Interview with Elliot Jaspin: Racial Cleansing in America





Mr. Shenkman is the editor of HNN.

Elliot Jaspin, a winner of the Pulitzer Prize (1979), is the author of the just-published book, Buried in the Bitter Waters: The Hiden History of Racial Cleansing in America (Basic Books), the March HNN Book of the Month. He is the System Editor for Cox Newspapers, where he specializes in computer-assisted reporting. In 2006 he wrote a series for the Cox chain about a number of campaigns to force blacks out of largely white communities that took place in America between the end of the Civil War and the 1920s.

Let's start with the discovery you made. What did you discover?

What I found was that from as early as 1864 until at least 1923 white Americans engaged in campaigns of racial cleansing. The white community would issue an ultimatum to blacks that they would have to leave within a certain amount of time – usually measured in hours – or they would be killed. These racial cleansings occurred both in the North and South and in at least 12 cases emptied whole counties. Because this has been a very painful chapter in America’s history, the story of these expulsions has largely been hidden. Yet the legacy of these events has been enduring. The twelve countywide racial cleansings I describe in my book have all been successful. That is to say the counties remain virtually all-white today.

Just how extensive was racial cleansing in America? And was it confined mainly to the South?

No one really knows how many racial cleansings there have been. While I detailed a dozen in Buried in the Bitter Waters there obviously have been many more. Because I restricted my book to cleansings that were countywide and “successful,” I did not include towns like Dothan, Alabama where blacks were driven out or counties such as Lincoln County, Nebraska where blacks were driven out but later returned. It will take years and much more research before we get a full accounting of what happened.

In the course of your research did you discuss your findings with historians? If you did, did they indicate shock at what you had found?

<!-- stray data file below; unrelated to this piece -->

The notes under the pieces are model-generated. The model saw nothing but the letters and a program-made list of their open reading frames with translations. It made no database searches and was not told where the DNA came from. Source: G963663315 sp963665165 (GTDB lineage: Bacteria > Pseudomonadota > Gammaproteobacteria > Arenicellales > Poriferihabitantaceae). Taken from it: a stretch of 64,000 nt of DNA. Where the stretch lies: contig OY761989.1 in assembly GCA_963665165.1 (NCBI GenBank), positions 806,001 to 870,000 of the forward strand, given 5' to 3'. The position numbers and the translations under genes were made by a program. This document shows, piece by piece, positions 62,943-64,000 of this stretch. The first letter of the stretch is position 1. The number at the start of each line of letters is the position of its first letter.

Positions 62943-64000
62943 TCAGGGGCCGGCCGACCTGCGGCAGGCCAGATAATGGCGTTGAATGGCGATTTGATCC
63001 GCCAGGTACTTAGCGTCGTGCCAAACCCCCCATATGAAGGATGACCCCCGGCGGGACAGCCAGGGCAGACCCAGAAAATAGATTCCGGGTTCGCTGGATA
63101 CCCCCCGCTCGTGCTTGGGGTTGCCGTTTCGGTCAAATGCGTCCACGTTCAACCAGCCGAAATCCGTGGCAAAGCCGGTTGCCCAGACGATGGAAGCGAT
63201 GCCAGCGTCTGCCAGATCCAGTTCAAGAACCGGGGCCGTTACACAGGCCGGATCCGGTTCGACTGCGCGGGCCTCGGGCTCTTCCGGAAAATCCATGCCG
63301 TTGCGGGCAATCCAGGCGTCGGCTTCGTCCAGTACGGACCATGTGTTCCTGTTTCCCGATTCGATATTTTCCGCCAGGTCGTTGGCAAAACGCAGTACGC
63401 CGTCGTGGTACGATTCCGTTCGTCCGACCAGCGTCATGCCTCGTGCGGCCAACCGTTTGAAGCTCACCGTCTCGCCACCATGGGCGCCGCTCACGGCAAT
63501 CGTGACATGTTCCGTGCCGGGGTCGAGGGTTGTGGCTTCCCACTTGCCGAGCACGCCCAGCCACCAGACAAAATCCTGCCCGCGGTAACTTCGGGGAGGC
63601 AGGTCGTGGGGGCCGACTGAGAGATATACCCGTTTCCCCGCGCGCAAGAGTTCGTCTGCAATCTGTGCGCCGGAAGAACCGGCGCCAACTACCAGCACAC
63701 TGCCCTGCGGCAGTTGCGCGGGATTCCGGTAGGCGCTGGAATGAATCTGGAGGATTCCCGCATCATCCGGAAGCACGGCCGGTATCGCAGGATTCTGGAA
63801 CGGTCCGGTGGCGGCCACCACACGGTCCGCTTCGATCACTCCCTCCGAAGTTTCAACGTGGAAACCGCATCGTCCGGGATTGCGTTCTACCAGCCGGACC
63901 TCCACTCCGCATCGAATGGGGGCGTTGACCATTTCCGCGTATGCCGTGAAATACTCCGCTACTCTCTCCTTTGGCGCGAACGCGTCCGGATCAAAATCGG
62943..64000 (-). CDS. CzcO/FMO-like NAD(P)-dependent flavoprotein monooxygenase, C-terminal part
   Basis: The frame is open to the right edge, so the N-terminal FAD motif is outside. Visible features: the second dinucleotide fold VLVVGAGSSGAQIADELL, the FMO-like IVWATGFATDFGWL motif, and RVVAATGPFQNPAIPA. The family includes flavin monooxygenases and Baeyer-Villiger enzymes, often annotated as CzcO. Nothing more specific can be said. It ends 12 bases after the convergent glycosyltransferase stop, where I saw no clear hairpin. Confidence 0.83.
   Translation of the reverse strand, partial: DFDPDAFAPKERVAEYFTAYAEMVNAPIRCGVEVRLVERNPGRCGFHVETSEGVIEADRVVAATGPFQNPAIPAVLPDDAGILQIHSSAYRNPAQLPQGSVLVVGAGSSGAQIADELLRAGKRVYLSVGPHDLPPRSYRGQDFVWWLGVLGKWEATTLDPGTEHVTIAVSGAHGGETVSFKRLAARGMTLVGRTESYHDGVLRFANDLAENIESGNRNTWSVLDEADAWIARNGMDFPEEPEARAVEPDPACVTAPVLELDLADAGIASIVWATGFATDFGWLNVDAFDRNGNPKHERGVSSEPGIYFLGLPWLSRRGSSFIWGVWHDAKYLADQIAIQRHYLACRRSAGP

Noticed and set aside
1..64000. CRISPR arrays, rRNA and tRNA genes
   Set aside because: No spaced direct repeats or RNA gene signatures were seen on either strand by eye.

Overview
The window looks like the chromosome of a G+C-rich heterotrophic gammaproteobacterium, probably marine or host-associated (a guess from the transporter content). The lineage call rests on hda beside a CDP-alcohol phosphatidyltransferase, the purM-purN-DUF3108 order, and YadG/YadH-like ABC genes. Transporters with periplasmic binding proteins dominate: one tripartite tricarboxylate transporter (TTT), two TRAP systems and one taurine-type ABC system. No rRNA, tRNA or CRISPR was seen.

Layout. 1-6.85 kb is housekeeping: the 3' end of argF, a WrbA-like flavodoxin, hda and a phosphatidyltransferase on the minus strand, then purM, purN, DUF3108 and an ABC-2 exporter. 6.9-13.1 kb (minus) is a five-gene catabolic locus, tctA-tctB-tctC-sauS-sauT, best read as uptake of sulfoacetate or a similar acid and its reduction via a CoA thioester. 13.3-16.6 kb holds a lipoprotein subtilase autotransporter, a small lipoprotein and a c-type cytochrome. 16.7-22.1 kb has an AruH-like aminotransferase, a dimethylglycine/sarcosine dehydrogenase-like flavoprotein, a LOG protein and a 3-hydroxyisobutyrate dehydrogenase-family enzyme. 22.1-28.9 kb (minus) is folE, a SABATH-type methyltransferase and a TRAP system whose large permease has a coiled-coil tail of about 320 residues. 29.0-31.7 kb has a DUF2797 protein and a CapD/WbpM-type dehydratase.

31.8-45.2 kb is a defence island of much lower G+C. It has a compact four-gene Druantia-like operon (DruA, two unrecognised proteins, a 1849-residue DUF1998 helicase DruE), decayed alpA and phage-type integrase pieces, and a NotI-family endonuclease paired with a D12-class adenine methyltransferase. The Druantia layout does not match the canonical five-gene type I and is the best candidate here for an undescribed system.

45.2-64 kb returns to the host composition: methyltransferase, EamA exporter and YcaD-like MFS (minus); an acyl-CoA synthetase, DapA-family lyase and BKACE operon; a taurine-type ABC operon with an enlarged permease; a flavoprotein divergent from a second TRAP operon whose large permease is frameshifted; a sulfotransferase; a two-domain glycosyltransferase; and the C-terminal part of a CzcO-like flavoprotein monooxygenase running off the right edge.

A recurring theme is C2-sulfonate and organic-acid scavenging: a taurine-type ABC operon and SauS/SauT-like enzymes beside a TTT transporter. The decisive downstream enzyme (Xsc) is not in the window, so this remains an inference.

Typically when I would tell historians about what I was finding, they would correct me and say I had confused racial cleansings with the “great migration.” I am willing to bet I have had the “great migration” explained to me more times than any other person on the planet. There was, however, the official Polk County (TN) Historian who said she did know what had happened there, but would not talk about it because “it would only cause trouble.”

Was there an active effort by people living in the places where ethnic cleansing took place to hide what had happened? Or was this sorry chapter in their local history simply forgotten?

In some cases like Vermillion County, Indiana or Sharp County, Arkansas people involved in the cleansings simply would not talk about what happened. The result was that the history was not passed on. When I showed residents old newspaper clippings describing a cleansing, they were genuinely shocked. But in a number of counties, residents have fashioned a fable that recasts what happened into a history that is more palatable. Typically the blacks are blamed for goading whites into driving them out. The racial cleansing itself is portrayed as the least harmful alternative. (We could have killed them all but instead we told them to leave.) And whites congratulate themselves for conducting the cleansing in a fair-minded way.

In Forsyth County, Georgia, for example, the fable is that whites, enraged by the rape and murder of a white woman by blacks, ordered all blacks to leave. The rape/murder becomes the justification for the cleansing. But in a show of white magnanimity, the fable says that all blacks were paid for their land. In this way, the campaign of terror including bombings and burnings that drove more than a thousand people from their homes seems almost benign. This fable is still retold today and widely believed.